About a year ago John Zande recommended “Why Is There Anything?, by Matthew Rave. I thoroughly enjoyed this book, and not because I’m convinced it’s correct, and not even because I believe it answers the question of the book title. In fact in the second chapter the author pretty much admits that he can’t completely answer the question (although he thinks we can make it more palatable). I thought it was great for several reasons:
- It was an enjoyable, lightly humorous dialogue between 2 fictional characters (a theist and an atheist).
- It is a very easy read and a great introduction to questions about reality.
- There were tons of thought-provoking ideas.
- It was presented in a way that was respectful of theists, even though the author is an atheist. A theist who wants to gain an understanding of atheists without being insulted should read this book – there are even some spots where you would be pleasantly surprised.
I would say that this is the best book I’ve read yet in its genre, so many thanks to John for a great recommendation. If you are the type that doesn’t like to know about the contents of a book before reading it then you need to stop reading this post right now.
So Why Is There Anything (aka the WITA question)?
Matthew’s main answer to the WITA question comes from information theory. These quotes explain: “the answer to WITA is that there really isn’t anything…not in an informational sense. Everything exists, which mathematically isn’t that much different from nothing existing at all.”, and “the information content of a collection of things can be much simpler than the information content of a single thing.“, and then “So, if you ever wonder why there’s ‘something’ rather than nothing, you need wonder no more: there is nothing, in the sense that the infinite multiverse contains no information: it is ‘full’.”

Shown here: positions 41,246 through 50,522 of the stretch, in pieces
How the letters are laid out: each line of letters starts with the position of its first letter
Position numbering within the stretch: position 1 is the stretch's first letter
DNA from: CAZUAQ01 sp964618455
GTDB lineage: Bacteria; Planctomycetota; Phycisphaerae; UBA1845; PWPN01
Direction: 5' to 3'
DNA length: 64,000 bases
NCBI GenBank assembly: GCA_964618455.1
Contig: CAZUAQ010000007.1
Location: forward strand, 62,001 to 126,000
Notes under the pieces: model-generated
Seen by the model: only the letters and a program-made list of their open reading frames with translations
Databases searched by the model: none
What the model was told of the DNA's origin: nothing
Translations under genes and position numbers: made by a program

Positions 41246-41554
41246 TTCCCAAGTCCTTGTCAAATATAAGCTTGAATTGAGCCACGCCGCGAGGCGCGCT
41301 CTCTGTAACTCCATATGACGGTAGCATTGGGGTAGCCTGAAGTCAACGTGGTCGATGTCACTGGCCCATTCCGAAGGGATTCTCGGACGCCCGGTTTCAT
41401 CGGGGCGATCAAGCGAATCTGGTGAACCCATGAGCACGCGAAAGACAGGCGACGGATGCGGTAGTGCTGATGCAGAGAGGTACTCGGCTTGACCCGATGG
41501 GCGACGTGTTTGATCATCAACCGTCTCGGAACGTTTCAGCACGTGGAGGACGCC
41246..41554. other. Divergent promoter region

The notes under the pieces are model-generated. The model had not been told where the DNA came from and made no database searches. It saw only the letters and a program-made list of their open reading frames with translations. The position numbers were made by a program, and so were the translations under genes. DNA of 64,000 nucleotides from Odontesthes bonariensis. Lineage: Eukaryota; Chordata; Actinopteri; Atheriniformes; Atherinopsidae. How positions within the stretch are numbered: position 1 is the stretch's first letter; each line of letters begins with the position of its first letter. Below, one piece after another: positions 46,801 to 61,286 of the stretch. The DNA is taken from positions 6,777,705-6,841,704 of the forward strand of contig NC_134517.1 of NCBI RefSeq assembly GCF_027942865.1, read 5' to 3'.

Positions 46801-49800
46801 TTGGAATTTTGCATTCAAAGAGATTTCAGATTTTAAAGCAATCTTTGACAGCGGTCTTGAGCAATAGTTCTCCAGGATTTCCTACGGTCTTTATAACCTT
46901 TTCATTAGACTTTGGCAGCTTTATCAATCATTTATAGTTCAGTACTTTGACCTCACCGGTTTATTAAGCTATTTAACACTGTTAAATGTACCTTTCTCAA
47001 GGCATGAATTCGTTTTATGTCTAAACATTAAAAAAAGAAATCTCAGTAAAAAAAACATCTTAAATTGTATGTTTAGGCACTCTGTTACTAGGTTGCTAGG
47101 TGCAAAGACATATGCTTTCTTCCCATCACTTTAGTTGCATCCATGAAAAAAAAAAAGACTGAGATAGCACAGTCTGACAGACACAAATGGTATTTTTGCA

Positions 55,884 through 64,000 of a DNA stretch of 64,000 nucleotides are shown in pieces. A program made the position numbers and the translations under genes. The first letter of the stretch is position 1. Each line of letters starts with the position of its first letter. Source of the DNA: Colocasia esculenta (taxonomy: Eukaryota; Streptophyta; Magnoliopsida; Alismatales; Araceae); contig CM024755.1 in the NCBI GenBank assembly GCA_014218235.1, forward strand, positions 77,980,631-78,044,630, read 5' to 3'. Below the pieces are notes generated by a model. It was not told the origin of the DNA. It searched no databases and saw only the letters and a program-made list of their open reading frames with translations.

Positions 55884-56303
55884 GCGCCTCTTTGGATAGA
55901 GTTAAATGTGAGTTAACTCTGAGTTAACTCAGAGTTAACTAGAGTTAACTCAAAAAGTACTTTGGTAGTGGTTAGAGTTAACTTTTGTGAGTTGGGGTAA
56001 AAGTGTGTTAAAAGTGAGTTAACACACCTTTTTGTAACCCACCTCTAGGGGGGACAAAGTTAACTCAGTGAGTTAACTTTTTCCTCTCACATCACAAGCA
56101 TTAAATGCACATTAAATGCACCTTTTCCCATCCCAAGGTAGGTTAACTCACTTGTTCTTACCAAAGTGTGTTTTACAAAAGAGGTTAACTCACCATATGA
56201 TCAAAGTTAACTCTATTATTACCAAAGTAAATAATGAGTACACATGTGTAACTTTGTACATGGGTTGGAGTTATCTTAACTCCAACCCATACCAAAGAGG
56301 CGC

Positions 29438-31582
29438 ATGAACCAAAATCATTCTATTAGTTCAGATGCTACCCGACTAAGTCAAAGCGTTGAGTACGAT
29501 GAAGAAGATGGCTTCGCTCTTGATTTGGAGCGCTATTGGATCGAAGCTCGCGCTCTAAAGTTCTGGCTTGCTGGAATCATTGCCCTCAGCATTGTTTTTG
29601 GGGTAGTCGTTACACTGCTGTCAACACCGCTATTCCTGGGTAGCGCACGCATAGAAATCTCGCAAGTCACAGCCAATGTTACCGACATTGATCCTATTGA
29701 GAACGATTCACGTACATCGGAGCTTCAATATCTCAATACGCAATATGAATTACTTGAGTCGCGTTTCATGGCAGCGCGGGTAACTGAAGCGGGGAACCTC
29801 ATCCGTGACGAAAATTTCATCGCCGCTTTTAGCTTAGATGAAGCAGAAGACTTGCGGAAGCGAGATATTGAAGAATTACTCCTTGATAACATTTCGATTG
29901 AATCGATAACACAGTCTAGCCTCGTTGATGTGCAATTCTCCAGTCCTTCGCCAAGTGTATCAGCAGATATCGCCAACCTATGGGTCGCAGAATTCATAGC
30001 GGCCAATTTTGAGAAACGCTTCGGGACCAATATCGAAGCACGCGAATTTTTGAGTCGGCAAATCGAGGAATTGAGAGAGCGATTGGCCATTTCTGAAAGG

I think he’s right though that it doesn’t completely answer the question – there is still the question of why anything at all exists even if it is everything possible. Of all the “solutions” I’ve read for this question I don’t find any of them (whether it’s theist or non-theist versions) really answer the question.
The rest of the book is a fun dialogue mainly in support of the idea that there are many universes. The many-worlds view is one of many interpretations of quantum mechanics, and Matthew notes that it is the interpretation which requires the least amount of axioms and thus obeys Occam’s razor (the favorite argument that we all use to support our own views). You can learn more about the many-worlds theory on the wiki page, or by watching this video:
So I’m Still Skeptical
Even after reading the book (and parts of it 2 or 3 times) I still don’t get the feeling that I can claim that all possible universes exist. Actually, my reasons are similar to why I reject theism. In fact some of my reasons are the same reasons that some theists have for rejecting the existence of multiverses. There just doesn’t seem to be hard enough evidence for either idea. I see this as a valid stance to take. But somehow rejecting the idea of Gods conjures up all claims of bias among many theists: “you are rejecting the existence of God because you want to live a life without rules”, or “you are rejecting God because you are not humble.” Somehow the decision is linked to integrity rather than seen as an epistemic claim just like my claim to doubt the existence of the many-worlds theory. And the interesting thing is that this lack of hard evidence is actually even more damning to the God option. If a God really does want a personal relationship with its creation (which multiple universes wouldn’t) then lack of empirical evidence is a much bigger problem for that option. The fact that “metaphysical” claims have become so entangled with integrity is a troubling aspect of a lot of religions.
Is the Question Even Answerable?
My son asked me several months ago what the biggest number was, and he said he didn’t want me to say infinity because that wasn’t really a number. Given the axioms of math we know “what is the biggest number?” is not really answerable. “Why is there anything?” – this question is not as clear given that there isn’t really a consensus regarding the axioms involved. However, given that both of these questions deal with the problem of infinite regress, I wonder whether both questions are not answerable.
But as I said this book was a delight to read and I recommend it to anyone interested in getting a better grounding on some of the ideas that are shaping current research into reality.